Imagine that you are visiting friends or family in an English-speaking country. You need to have a few pieces of clothing professionally cleaned for a party. So you take them to a dry cleaner.
When you go to get your clothing from the cleaners, the man working there is friendly. He hands you the clothes, smiles and says, “That will be $21.50 please.”
But you see a problem. There is now a hole in your favorite shirt and your pants have changed color. You are very unhappy. But how do you express this effectively?
Most of us do not enjoy complaining. But sometimes we must do it to get a solution.
In this Everyday Grammar program, we will tell you how to make a complaint in English.
An effective complaint often has three steps: explaining the problem; stating your feelings; and asking for action.
- Explain the problem
The first step is to explain the problem.
To do it effectively, you must use polite, respectful language. In English, polite language is usually indirect.
For example, if you are at a restaurant and the server forgets to bring your drink, saying, “You didn’t bring my drink” may be too direct. It may sound critical and cause the server to become defensive.
So here are a few phrases you can use to politely explain your problem.
Let’s start with “I think you may have…”
Oh, hi! I think you may have forgotten to bring my drink.
Here is another opening line: “I’m sorry to have to say this but…”
Hi. How’s it going? I’m sorry to have to say this, but I noticed some damage to my clothing.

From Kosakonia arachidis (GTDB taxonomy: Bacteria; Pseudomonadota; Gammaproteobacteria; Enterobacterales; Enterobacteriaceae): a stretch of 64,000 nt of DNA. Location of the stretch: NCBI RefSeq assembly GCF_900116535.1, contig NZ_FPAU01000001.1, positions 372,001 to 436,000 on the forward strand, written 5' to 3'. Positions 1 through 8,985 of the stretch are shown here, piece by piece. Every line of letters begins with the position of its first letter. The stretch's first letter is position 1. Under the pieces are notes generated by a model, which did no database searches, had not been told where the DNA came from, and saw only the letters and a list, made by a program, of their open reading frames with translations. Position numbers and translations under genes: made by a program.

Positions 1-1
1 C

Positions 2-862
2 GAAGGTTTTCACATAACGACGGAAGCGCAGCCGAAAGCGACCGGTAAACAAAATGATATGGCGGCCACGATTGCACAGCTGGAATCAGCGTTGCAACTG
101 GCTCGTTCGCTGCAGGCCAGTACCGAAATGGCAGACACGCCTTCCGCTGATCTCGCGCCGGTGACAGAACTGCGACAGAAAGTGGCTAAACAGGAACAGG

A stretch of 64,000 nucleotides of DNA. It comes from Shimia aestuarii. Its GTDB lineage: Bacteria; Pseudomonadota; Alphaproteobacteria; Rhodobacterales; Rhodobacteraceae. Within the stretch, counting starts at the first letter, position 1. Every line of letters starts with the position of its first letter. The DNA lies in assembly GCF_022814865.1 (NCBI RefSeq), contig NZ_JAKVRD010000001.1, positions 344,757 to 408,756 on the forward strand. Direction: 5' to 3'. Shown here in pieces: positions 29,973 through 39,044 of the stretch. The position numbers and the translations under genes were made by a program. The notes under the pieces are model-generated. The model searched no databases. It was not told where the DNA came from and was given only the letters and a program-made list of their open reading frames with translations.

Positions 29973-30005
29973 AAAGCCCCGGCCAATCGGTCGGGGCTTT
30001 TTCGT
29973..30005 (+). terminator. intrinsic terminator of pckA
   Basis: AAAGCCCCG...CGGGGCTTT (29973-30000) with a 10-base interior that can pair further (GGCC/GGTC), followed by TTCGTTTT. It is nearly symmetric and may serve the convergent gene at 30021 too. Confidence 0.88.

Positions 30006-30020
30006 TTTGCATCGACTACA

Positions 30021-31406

Or you can simplify it with the words: “I just noticed…”
Hi. How’s it going? I just noticed some damage to my clothing.
Here’s another useful phrase: “I’m sorry to bother you, but…”
Hi, there. I’m sorry to bother you, but my hotel room is a little cold.
Or you might say: “There seems to be a mistake…”
Hi! How are you? There seems to be a mistake on my billing statement. I think you may have overcharged me.
Note that, in the last example, the speaker used two phrases: “There seems to be a mistake…” and “I think you may have…”
- State your feelings
The second step is to say how you feel about the problem.
This step is often not necessary. It will depend on how bad the problem is. Some problems have easy, quick solutions. For example, politely telling people that they forgot something or overcharged you usually leads to a speedy solution.
But imagine that you are receiving poor service at a hotel or restaurant or that a repair shop has damaged your belongings. Or, maybe there is a continuing issue at your apartment building. In these cases, you may need to express how you feel.
Always begin with step 1 – politely explaining the problem.
Then, you can use phrases like “This is…” or “It is…” followed by one or more descriptive words. Let’s hear an example of someone telling their building manager about a problem:
Hi Vanessa. I’m sorry to have to say this but there is still a mouse problem in my apartment. This has been an issue for three months now. It is unacceptable that the problem hasn’t been resolved.
This was a continuing issue, so the speaker used step 2. But, again, use your best judgment to decide whether this step is needed.
- Ask for action
The third step is to ask for action to be taken on the problem. This is an important step. Some people do steps 1 and 2, but forget step 3.